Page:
My father served in the Army National Guard in WWII in Africa and Italy, and both Grandfathers served in the Army in WWI. My Uncle had served in the Navy and a Great Uncle had died in the Pacific. The Navy was attractive for the travel, but with the shooting war heating up in Vietnam it seemed a little chicken to serve on a safe big ship.  I talked my father into writing up his World War II history, which is much more dramatic then mine. Check it out at:
   

The Marine Corps offered the perfect compromise between the Navy and Army. I would be a seagoing soldier. I walked into the recruiter’s office in Norfolk and asked him that if I joined would I get to:

1. Fight in Vietnam?
2. Sail on a Ship?
3. Get to become an Officer?

The tall Marine in his dress blues quickly and easily said yes to all three questions. Our dialog and my written test took a few minutes and I signed up to be a Marine.

I volunteered for four years of active duty without any guarantees or even discussion of options. I did not even consider or ask about 6 month, two year, or three year programs. I signed up as what we later called "a four year fish" which describes someone foolish enough to "bight" on the recruiters hook, and sign up for four years of servitude. I knew one six month Marine Reservist who was my size and could pick me up and press me over his head. If the Marines could do that for him in six months, think what they could do for me in four years?  I am still waiting to get that strong.

On the way out of the recruiter’s office I noticed a brochure discussing guaranteed aviation. I asked the recruiter if I could participate in this program. He said yes, but then asked me in a quiet discouraging manner if I was color blind? I said “yes, a little”. “Well”, he said in a quiet discouraging manner, "you would probably just fold parachutes". "The heck with that", I said, "make me a grunt."

I set up my enlistment on a 120 day delay plan so I could finish my one year service with the Prince of Peace Corps. I saw my father the following week in North Carolina, and told him what I had done. "Oh No", he cried. "How long?" "Four years", I said. "Oh no", he said. Then he said, "well, it will probably be all right."

Both of my parents had very much wanted me to go to college. My mother had actually offered to pay for the University of Hawaii. But the government paid you to go to Vietnam. And my parents had raised me on stories of the depression and how they worked their way through college. The military offered me a way to pay my way through college without tasking my parents, who had three younger children to raise.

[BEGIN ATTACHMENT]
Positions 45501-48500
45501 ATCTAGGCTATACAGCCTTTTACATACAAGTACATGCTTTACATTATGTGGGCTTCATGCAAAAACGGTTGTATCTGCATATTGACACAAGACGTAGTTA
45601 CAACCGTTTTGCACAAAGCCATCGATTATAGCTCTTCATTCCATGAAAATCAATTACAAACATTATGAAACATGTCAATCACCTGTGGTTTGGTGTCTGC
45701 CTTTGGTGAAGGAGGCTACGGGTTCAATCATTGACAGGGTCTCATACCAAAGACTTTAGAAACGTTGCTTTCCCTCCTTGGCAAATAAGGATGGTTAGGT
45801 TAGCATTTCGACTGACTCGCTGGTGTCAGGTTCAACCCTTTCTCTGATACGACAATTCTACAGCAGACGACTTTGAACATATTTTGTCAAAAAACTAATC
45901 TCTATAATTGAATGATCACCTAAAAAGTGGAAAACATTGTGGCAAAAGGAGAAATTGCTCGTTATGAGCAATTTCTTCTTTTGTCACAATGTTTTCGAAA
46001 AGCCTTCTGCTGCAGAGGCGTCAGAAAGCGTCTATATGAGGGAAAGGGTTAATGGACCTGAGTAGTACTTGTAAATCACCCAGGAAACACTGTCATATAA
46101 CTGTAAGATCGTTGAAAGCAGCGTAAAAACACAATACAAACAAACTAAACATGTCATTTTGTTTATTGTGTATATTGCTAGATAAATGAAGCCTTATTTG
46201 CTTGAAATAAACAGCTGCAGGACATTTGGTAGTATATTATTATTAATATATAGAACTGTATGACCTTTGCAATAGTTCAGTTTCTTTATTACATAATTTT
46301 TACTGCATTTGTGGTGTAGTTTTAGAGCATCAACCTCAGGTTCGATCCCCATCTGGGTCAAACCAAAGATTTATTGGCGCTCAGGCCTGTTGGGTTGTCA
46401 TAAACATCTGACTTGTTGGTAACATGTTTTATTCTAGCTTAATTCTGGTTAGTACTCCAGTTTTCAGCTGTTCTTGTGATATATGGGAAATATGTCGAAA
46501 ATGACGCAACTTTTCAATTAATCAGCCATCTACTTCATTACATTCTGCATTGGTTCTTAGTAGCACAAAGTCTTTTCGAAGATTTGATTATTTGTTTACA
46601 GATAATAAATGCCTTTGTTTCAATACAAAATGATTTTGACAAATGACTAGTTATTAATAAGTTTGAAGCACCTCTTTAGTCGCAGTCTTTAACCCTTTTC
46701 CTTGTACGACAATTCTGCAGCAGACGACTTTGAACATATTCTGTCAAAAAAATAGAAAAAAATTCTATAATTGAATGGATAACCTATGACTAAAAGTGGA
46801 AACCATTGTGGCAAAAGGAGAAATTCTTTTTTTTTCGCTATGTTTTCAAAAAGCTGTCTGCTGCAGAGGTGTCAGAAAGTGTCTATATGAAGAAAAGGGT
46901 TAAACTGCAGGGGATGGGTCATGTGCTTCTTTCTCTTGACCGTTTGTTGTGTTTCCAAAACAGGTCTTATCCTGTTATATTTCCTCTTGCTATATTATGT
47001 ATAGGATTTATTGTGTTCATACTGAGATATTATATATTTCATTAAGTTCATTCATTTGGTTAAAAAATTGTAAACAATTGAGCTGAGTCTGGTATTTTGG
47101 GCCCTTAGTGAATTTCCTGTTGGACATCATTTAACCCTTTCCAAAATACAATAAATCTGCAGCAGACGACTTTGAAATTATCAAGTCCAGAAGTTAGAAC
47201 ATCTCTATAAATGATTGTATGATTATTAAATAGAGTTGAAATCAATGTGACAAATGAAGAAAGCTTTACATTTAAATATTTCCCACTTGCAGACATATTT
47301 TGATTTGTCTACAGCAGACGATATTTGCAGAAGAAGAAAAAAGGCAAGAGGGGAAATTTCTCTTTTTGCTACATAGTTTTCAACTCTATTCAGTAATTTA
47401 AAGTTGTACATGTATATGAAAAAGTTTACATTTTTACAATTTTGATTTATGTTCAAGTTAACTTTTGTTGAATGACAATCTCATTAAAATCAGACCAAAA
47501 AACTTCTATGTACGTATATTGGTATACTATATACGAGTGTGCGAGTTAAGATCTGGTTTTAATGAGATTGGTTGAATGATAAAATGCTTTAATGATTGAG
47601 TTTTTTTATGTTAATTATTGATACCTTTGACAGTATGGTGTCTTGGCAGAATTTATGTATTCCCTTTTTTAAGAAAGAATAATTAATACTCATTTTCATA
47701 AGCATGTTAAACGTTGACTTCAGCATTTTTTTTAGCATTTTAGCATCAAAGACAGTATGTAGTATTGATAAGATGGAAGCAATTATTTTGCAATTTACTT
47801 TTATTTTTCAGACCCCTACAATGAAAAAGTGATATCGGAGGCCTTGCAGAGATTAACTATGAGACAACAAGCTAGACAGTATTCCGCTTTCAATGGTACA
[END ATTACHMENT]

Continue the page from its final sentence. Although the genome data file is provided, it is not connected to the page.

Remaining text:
I received my draft notice one month after I enlisted. I was not sure what to do. The Marine Recruiter Sergeant told me to ignore the Army. Marines have telling me to ignore the Army ever since.

All my life I have told people that I beat the draft by joining the Marines for four years. A fair number don't get the joke and look at me as if I am a lunatic, which is actually a fair approximation.

All the things promised to me by my recruiter came true. I went to boot camp at Parris Island, South Carolina. I served in the FMF (Fleet Marine Corps), then went to Officers Candidate School when I was old enough. I spent only three days at sea on a Navy troop ship near Chesapeake Bay, which was a disappointment. I served two tours in the Republic of Vietnam as a Lieutenant. After 4.4 years of active service, I was discharged. I spent another 28 years in the Marine Corps Reserve, finally retiring as a Colonel. And I was thankful and frankly always a little surprised at every promotion after Lance Corporal.

I assumed when I enlisted that all Marines are combat infantrymen. All Marines are riflemen, but the Marine Corps is a modern military force. It has all kinds of specializations. By joining for four years I probably increased my chances of specialized training.



Boot Camp MCRD Parris Island, South Carolina



























Most people have heard about Marine Corps boot camp which is no picnic. You arrive at Parris Island at night. A mean drill instructor comes on the bus, screaming at you to run out on to the yellow foot prints in front of the bus. The drill instructors set out to terrorize you and for the most part succeed. They are screaming and yelling at you, keeping you awake through the first night. They shave your head and take all your possessions. I was a tough guy from dasoutsideaChicaga, but the DI's succeeded in frightening me.